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Saudi artists shed light on the resurgence of analog photography


RIYADH: At a time when one might view analog photography as an outdated craft, it is, in fact, becoming increasingly popular across the world, including in Saudi Arabia.

“Photos are the closest humanity has gotten to time travel,” said photographer Abdullah Al-Azzaz, whose has followed in the footsteps of his father, Saleh, who was also a photographer.

The newly established Bayt Al-Malaz — a creative space in the heart of Riyadh’s Malaz District — recently hosted an intriguing conversation about the significance and popularity of analog photography between Al-Azzaz and Princess Reem Al-Faisal, moderated by Sarah Assiri. The event was part of Bayt Al-Malaz’s “Moflmeen” discussion series.

The two photographers addressed the issue of why — when digital cameras are so ubiquitous and easy to use — analog is making a comeback.

“My photography revolves around permanence, praise, eternality, and the spiritual side of us. The individual is a soul and not a body,” said Al-Faisal. “For us, film represents the soul. We are all born with natural instincts, and film, in its natural form, is untouched. It represents the soul that transforms after birth in dealing with life, accumulations, and memories — bad and good. It’s a way of expressing humanity.”

Al-Azzaz said that, for him, it was more about the technique than the philosophy of it all. “The experience of developing in a darkroom is so enriching. It separates you from the world, totally quiet and dark. It’s just you and the photo. It allows you to reflect on the photo more and gives you more freedom in reimagining it,” he said.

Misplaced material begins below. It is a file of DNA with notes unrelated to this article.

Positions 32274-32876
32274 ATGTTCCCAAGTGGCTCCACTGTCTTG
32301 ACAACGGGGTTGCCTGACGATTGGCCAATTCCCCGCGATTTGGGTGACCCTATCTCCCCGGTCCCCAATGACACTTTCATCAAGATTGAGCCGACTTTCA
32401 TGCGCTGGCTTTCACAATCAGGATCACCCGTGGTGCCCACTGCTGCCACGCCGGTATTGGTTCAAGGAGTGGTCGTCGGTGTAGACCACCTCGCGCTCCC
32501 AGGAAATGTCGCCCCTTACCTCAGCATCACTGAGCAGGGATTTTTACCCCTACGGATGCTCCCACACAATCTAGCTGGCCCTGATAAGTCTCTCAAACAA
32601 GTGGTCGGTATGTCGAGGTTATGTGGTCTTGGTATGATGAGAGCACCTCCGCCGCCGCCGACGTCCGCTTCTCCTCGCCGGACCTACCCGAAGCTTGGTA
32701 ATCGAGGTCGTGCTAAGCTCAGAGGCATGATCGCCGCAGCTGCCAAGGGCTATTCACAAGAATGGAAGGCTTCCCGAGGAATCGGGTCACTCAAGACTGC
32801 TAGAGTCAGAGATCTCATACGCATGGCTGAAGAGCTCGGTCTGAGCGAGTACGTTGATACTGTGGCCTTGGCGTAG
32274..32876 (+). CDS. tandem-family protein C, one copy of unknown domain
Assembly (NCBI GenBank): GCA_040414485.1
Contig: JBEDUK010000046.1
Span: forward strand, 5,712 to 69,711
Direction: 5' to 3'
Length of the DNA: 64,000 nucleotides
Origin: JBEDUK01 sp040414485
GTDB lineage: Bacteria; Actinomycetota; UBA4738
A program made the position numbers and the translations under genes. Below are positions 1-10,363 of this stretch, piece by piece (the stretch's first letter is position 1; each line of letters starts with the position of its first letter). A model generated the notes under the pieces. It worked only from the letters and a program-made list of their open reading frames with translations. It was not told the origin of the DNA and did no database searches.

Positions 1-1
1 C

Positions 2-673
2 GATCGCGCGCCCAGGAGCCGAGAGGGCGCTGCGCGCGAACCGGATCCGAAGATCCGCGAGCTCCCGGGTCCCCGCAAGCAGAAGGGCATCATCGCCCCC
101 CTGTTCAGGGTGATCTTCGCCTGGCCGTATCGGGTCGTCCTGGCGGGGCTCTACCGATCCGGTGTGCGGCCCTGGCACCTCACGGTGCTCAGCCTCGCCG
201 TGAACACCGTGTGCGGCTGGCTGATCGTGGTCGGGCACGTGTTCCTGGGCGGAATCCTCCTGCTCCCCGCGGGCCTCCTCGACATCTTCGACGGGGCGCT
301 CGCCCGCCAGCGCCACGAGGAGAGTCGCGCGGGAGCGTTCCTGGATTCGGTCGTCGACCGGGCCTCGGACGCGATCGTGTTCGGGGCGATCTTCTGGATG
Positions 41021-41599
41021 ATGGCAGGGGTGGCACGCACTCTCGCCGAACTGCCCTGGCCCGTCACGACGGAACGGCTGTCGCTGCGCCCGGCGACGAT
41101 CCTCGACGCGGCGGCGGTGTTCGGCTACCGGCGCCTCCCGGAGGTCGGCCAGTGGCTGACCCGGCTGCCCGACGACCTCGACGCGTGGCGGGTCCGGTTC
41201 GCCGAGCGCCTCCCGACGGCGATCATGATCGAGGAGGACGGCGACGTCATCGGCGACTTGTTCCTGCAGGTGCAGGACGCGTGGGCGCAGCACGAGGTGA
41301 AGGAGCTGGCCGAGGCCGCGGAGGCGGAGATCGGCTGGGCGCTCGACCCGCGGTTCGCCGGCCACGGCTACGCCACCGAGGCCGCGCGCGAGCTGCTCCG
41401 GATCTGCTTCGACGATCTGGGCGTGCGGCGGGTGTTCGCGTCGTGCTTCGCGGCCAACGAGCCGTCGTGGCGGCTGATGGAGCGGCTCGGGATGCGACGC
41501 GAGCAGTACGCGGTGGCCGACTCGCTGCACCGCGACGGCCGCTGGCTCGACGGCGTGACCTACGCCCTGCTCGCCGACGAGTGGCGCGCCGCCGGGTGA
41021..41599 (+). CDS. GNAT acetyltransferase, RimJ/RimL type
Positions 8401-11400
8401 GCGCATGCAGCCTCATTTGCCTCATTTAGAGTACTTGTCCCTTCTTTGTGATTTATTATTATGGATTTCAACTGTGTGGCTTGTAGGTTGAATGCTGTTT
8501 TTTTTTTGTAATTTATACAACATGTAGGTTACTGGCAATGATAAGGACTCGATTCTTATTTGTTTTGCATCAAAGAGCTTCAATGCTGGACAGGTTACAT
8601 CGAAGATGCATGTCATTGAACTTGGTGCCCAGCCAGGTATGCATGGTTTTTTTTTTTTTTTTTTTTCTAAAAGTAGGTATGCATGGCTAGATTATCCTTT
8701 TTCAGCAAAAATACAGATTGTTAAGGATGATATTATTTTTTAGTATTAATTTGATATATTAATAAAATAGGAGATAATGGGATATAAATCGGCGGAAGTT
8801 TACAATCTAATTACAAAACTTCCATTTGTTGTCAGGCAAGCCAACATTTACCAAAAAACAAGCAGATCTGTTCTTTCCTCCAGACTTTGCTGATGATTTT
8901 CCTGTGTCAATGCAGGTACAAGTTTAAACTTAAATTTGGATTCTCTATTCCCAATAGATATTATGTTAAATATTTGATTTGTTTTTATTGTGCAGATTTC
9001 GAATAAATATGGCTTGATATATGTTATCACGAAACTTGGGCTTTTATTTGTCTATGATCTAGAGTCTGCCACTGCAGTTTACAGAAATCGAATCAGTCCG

Photo manipulation, he explained, is not exclusive to digital photography. Before the existence of Photoshop, images could be manipulated in the darkroom using retouching techniques and tools, including cropping, brushing, dodging, burning and masking.

To really understand the true art of photography, some would argue, it is important to learn its history. Digital photography is not a replacement for film, but another medium entirely. “In any art, not just photography, we have to have a cultural, historical, and technical awareness… we are all an accumulation,” said Al-Faisal. “We are a product of our society and a product of our time. We cannot claim we aren’t affected [by these things]. Whoever claims otherwise is delusional.”

While analog photography is becoming more and more popular amongst Saudi and regional photographers, there is still a shortage of labs and studios accessible to the public. In Riyadh, the number of studios where film can be developed has fallen from four to just a single space — Haitham Studios. This is largely due to the financial cost of establishing such a studio and the turnaround time for film development.

The founder of the studio, Haitham Al-Sharif, explained the immersive nature of analog photography. “I chose film photography because I hated having no connection with my photos. With film photography, I take a max of 40 photos in a session. I can’t see them; I have to live in the moment, I have to listen and smell the streets, I have to talk to my subject if I’m taking their portraits, I have to listen to the music if I’m at a concert,” he told Arab News. “To me, that is art. That is the beauty of film.”

The lengthy process involved in analog photography can be intimidating and off-putting to amateur photographers. That’s why the development of the first digital camera in 1975 was so groundbreaking. Now, in an economy driven by content creation and visual media, content production is easier — and quicker — than ever before. But to some, the key difference lies in the creative experience itself. Some analog photographers suggest it is a way to truly connect with the moment, even if the results are not always what society deems ‘Insta-worthy.’

“When you can’t see the photo you aren’t forced to change it to make it the same as what the media thinks is good or what a magazine thinks is good. Film forces you to be patient and slow. It forces you to live in the (moment),” said Al-Sharif. “As a film photographer, you live in front of the lens as much as at the back of the lens. You become more connected to what you are photographing.”

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